“You’ve gotta start pulling triggers.”
Elston Solberg, agronomist and EarthDirstSoil co-founder, made this point both firmly and often at the Crop Intelligence Annual Summit. But, in order to do that, he stated that farmers must first trust their data so that they can then crush the agronomy.
Solberg noted that many farmers are still in a position where they’re getting great data coming back from their various equipment, but that data isn’t always properly utilized. This leads to a lack of confidence to pull triggers and make decisions with their crops.
Looking at maximizing profits, he added that farmers have the potential to get up to 80% more profit by adding four more bushels per acre—further strengthening the message that you can get pure profit when you pull triggers with confidence.
Solberg found that many farmers try to use Crop Intelligence as a yield predictor, when it really should be used as a trend watcher. When you see trends and trust the data, then you can go and make an informed decision.
Quoting professor Les Henry, Solberg relayed: “Water in the soil is a certainty, precipitation is a probability.” He added that, while farmers could always make decisions based on certainty—historically, there wasn’t much to be certain about. Because of this, some decisions had to be made based on probability. With the data available from the moisture probes, farmers now have the ability to make more decisions based on certainty.
“Water drives everything!” Solberg stated. Water is the most important yield limiting factor for prairie crop production and once you get a system in place to maximize all water yield potential, everything else will fall into place.
In addition to water, another major factor in increasing crop yield is looking at micronutrients – specifically boron (B). “If you look at micronutrients and rank them in terms of what plants want, boron is the king of micronutrients,” said Solberg. When a plant has lots of boron, the efficiency of potassium uptake increases six-fold.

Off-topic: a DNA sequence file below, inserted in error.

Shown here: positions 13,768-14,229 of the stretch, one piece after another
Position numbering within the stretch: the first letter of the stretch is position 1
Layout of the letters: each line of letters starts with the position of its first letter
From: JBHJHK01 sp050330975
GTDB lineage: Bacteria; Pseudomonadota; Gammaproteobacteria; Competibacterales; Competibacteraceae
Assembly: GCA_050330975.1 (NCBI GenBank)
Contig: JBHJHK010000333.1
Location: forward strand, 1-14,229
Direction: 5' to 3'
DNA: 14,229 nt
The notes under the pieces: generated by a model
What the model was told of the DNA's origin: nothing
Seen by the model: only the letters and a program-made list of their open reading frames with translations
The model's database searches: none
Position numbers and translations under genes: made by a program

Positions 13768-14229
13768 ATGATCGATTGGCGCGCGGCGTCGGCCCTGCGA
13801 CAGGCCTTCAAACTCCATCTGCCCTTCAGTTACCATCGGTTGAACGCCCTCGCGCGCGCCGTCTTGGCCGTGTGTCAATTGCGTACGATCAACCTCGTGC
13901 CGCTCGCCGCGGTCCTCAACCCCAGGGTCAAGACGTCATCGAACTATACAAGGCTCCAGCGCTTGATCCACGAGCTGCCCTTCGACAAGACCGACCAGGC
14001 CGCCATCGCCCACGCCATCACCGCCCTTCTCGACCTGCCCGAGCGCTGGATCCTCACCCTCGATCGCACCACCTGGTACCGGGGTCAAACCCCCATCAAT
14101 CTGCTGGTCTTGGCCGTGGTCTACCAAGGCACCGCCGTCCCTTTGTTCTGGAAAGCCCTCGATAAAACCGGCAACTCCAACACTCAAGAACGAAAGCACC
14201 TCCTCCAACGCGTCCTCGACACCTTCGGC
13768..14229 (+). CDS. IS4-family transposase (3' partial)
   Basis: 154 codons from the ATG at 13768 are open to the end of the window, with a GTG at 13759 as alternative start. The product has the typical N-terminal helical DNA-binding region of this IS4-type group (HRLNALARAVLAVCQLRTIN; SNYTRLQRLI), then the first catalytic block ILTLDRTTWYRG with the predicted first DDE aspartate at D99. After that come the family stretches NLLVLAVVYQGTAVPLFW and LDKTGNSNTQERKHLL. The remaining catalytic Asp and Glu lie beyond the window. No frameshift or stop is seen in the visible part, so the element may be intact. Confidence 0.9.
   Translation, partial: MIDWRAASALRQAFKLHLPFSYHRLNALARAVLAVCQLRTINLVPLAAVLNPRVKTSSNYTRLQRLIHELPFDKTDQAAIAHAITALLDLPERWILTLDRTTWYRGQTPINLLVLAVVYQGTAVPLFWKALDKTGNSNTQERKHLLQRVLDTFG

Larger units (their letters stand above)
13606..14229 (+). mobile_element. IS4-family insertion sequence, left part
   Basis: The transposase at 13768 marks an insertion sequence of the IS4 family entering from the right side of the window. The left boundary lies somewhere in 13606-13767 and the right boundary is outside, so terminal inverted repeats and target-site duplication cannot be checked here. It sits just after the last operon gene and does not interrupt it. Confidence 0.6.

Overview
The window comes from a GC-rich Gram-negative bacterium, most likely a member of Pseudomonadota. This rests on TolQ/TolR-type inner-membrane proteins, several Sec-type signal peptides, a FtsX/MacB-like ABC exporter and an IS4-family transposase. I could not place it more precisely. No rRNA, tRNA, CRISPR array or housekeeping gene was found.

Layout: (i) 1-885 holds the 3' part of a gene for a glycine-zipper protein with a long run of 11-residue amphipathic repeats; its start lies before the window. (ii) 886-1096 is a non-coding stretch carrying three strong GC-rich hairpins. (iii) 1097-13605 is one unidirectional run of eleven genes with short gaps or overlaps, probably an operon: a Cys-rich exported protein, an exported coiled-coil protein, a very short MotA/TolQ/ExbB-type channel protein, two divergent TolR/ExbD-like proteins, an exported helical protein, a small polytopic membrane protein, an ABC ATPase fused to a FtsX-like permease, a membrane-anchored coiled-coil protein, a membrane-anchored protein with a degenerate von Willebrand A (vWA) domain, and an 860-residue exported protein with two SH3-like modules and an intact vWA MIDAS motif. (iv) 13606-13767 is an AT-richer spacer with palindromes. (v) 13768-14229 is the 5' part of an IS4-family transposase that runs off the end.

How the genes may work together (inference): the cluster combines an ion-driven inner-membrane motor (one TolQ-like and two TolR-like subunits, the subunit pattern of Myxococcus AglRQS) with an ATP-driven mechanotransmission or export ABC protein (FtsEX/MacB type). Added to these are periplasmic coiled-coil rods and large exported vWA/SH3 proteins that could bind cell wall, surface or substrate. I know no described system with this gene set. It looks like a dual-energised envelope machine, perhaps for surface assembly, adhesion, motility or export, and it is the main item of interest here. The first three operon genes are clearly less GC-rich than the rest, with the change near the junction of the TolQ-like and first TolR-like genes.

When speaking to the effectiveness of Bio-Sul as a sulfur product he noted that sometimes when your crop isn’t responsive to added sulfur, it’s because there is too little boron. Micronutrient balance is key to getting that 80% profit increase.
Furthering the topic of nutrients, Solberg revealed that there are four key nutrients that are soil mobile that we need to pay attention to—nitrogen (N), sulphur (S), chloride (Cl) and boron (B). Other nutrients are immobile, and a bit more difficult to deal with.
He added that fertilizer sales have been flat since the mid 80s and, in that same environment, we’re growing more crop. What does that mean? It means that the soil is being heavily mined and, as a result, micronutrient levels are declining—which is not good for water use efficiency. That’s why making sure you have the right nutrient balance is very important. The only way to truly ensure that we have these nutrients is to continue to apply them.
To look at these nutrient levels, Solberg highly recommended doing tissue tests and to do some sampling at the beginning and end of the growing season. He noted that by doing a tissue test, he has found that some soil has more nutrients than the plant does. So, by running these tissue tests multiple times, you can connect a whole lot of dots with the data to make better agronomic decisions.
Solberg closed the session with some key takeaways. The opportunity to use the data to make better decisions is there. It’s all about balance. Water is the key nutrient, but we need everything else to be in balance too. If you aren’t playing around with nutrients, put out some elemental strips of sulfur or start tissue testing. And, ultimately, trust the data so you can crush the agronomy.